Weighing in on this subject does nothing but give credence to those who are wholly ambivalent to the concerns of the greater Rockland County Community. That video may seem inappropriate and was both poorly contemplated, lacking in decorum and wholly fear-mongering; but it stems for somewhere. It should not be written-off as a deplorable political tactic. It should be understood for a deeper concern amongst Rocklanders. It comes from a very real concern, albeit largely unspoken. To write-it-off without considering the factual truths is to forsake those not depicted in that video and not responsible for its writing and dissemination, the voice of the “others” who have legitimate concerns, whether they funded AG James’ campaign or not. 

Rockland County, NY Legislator Politicizing Measles Instead of Admonishing Constituents Who Don’t Vaccinate

Lawmaker Accuses County Exec Of Politicizing Measles Outbreak

NEW CITY, NY — A Rockland lawmaker is accusing the county executive of politicizing the ongoing measles outbreak, something the county executive forcefully denies. Legislator Aron Wieder, D-District 13, said County Executive Ed Day has used the measles outbreak as a political tool against the Orthodox Jewish community and says he must stop immediately.

In an open letter to Day, Wieder said private schools were already complying with the county Health Department’s request for student immunization records when the cooperation stopped and the threat of steep fines began — all so that the county executive could make it seem that it was him alone that brought about the compliance.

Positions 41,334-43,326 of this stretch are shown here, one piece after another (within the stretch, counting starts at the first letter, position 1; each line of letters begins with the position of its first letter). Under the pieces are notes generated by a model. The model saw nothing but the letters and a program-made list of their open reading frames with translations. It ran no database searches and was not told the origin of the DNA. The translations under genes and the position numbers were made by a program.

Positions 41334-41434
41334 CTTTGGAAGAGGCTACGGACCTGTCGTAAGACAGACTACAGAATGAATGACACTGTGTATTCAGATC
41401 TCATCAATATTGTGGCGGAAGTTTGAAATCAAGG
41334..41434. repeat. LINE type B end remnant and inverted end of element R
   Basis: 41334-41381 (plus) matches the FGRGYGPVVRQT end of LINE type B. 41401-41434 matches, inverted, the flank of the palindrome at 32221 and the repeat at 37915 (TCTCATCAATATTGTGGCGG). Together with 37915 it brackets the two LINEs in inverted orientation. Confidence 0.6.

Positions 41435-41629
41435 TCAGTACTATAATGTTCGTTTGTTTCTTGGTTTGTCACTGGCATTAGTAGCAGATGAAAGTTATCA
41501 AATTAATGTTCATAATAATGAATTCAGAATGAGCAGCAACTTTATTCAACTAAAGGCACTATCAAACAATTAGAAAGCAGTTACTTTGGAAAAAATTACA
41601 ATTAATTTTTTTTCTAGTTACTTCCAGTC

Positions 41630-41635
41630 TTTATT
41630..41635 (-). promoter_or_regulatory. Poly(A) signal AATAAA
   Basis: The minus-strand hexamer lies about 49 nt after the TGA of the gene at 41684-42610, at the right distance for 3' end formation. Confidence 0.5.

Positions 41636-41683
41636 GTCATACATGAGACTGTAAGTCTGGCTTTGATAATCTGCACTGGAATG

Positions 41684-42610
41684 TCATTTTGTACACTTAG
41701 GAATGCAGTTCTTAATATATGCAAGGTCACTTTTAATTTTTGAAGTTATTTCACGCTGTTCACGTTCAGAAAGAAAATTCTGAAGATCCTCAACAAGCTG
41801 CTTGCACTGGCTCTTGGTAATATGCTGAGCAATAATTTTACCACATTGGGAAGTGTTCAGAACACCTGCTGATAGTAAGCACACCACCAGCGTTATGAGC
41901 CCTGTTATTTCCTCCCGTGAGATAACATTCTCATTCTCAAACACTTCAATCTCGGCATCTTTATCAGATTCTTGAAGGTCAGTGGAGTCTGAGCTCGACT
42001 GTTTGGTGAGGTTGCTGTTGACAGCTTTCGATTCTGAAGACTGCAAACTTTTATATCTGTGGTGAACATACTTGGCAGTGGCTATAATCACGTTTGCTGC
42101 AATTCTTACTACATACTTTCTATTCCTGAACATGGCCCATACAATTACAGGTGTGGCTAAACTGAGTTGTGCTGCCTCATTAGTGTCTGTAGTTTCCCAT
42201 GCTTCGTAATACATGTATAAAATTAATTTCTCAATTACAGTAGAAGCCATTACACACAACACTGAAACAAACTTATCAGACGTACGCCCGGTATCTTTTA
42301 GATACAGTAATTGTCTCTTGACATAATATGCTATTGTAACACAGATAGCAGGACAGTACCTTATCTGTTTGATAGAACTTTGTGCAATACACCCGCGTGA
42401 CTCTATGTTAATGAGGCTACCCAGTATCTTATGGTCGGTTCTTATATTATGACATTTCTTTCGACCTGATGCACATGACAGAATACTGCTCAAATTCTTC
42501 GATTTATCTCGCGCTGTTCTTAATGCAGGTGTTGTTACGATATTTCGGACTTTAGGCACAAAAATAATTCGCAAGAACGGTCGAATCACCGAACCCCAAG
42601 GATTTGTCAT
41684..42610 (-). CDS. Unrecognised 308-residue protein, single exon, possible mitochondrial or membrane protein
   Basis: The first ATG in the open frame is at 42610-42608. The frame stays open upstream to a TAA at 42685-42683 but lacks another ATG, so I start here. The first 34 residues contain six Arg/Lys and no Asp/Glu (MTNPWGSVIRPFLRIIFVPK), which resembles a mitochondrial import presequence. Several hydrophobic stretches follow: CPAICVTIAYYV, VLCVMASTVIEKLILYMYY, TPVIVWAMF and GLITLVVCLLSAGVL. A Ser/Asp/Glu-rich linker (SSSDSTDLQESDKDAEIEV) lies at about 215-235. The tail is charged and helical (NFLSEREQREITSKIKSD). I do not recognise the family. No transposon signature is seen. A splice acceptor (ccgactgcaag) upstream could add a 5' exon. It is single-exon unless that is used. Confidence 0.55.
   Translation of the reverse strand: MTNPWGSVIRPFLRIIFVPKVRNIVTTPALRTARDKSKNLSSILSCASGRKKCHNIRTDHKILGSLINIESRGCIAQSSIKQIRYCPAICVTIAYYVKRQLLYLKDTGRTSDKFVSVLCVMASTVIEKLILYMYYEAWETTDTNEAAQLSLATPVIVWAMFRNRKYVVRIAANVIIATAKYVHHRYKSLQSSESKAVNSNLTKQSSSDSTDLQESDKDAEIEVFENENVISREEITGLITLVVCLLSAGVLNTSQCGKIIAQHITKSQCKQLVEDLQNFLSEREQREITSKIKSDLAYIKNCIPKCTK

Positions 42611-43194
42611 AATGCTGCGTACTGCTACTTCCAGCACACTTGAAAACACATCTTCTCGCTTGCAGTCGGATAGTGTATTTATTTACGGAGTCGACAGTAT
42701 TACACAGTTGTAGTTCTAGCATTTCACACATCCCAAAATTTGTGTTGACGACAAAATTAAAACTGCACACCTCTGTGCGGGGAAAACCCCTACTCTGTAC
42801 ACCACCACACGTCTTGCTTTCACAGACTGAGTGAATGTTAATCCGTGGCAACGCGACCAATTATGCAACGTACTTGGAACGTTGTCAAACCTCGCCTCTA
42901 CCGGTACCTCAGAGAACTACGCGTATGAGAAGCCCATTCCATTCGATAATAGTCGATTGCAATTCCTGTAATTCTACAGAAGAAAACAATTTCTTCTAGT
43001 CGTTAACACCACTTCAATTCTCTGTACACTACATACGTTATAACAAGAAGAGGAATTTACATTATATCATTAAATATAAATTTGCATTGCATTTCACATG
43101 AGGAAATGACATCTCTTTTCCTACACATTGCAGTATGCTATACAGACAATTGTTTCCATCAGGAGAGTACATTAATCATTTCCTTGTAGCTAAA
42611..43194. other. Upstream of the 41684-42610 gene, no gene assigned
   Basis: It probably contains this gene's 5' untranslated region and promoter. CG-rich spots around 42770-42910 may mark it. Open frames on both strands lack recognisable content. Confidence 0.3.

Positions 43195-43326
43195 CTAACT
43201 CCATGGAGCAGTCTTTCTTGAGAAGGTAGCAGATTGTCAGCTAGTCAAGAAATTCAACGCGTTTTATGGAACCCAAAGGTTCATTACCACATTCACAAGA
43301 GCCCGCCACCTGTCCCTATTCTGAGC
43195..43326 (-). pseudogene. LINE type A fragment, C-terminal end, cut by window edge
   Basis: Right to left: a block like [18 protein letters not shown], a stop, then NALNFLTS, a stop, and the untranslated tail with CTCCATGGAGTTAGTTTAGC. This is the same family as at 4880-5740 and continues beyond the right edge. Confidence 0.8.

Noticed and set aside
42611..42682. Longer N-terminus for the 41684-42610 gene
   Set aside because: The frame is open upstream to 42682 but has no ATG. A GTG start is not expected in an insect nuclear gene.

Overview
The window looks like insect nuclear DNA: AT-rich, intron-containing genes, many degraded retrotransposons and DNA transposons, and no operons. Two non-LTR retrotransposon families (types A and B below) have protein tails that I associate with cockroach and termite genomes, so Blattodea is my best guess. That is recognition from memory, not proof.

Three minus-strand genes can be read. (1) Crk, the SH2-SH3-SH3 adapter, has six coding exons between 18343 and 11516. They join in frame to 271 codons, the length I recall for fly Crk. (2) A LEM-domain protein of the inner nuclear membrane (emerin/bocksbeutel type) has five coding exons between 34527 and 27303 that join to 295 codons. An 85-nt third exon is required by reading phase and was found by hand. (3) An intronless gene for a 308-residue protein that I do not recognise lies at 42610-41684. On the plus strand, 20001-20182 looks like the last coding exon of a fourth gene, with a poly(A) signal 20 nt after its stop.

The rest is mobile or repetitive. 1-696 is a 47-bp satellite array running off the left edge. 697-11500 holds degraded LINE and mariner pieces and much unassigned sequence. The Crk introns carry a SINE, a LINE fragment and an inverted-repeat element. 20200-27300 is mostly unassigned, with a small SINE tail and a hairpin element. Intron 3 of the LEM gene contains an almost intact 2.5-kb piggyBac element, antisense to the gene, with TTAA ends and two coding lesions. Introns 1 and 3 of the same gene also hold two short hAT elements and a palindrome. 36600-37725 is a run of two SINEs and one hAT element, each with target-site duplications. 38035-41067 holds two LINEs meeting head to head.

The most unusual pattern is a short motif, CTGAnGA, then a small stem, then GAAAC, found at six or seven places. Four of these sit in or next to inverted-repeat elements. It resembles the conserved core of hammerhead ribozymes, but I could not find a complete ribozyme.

“The truth is that these nine private schools, some of them with small staffs and shoestring budgets, were already 90 percent in compliance before any threat of fines arose,” Wieder wrote. “They had provided the vast majority of student health records and simply needed an additional week to fully complete the information, and they informed the Health Department as such.”

Wieder accused Day of making it seem that it was only because of his efforts that private schools complied and that they would not have had he not intervened.

Day, a Republican, responded, saying Wieder’s statements were incorrect